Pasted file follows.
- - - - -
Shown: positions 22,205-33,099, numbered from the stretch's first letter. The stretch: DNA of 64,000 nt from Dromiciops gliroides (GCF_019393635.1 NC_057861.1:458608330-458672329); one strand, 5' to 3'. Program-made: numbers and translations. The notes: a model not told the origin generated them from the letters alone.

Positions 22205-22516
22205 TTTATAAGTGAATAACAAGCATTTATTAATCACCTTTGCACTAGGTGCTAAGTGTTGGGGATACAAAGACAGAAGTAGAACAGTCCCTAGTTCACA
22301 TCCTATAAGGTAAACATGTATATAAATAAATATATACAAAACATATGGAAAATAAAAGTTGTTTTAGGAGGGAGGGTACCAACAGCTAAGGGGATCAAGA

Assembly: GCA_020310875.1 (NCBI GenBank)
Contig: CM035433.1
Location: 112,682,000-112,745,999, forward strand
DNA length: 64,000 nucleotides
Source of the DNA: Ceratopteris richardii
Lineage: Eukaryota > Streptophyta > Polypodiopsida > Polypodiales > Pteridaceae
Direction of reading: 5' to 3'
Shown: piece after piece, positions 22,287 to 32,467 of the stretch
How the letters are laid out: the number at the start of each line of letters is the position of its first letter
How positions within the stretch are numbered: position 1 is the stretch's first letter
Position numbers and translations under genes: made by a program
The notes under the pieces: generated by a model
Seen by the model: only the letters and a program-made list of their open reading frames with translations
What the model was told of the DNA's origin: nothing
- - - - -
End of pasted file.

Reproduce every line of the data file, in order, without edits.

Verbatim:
Shown: positions 22,205-33,099, numbered from the stretch's first letter. The stretch: DNA of 64,000 nt from Dromiciops gliroides (GCF_019393635.1 NC_057861.1:458608330-458672329); one strand, 5' to 3'. Program-made: numbers and translations. The notes: a model not told the origin generated them from the letters alone.

Positions 22205-22516
22205 TTTATAAGTGAATAACAAGCATTTATTAATCACCTTTGCACTAGGTGCTAAGTGTTGGGGATACAAAGACAGAAGTAGAACAGTCCCTAGTTCACA
22301 TCCTATAAGGTAAACATGTATATAAATAAATATATACAAAACATATGGAAAATAAAAGTTGTTTTAGGAGGGAGGGTACCAACAGCTAAGGGGATCAAGA

Assembly: GCA_020310875.1 (NCBI GenBank)
Contig: CM035433.1
Location: 112,682,000-112,745,999, forward strand
DNA length: 64,000 nucleotides
Source of the DNA: Ceratopteris richardii
Lineage: Eukaryota > Streptophyta > Polypodiopsida > Polypodiales > Pteridaceae
Direction of reading: 5' to 3'
Shown: piece after piece, positions 22,287 to 32,467 of the stretch
How the letters are laid out: the number at the start of each line of letters is the position of its first letter
How positions within the stretch are numbered: position 1 is the stretch's first letter
Position numbers and translations under genes: made by a program
The notes under the pieces: generated by a model
Seen by the model: only the letters and a program-made list of their open reading frames with translations
What the model was told of the DNA's origin: nothing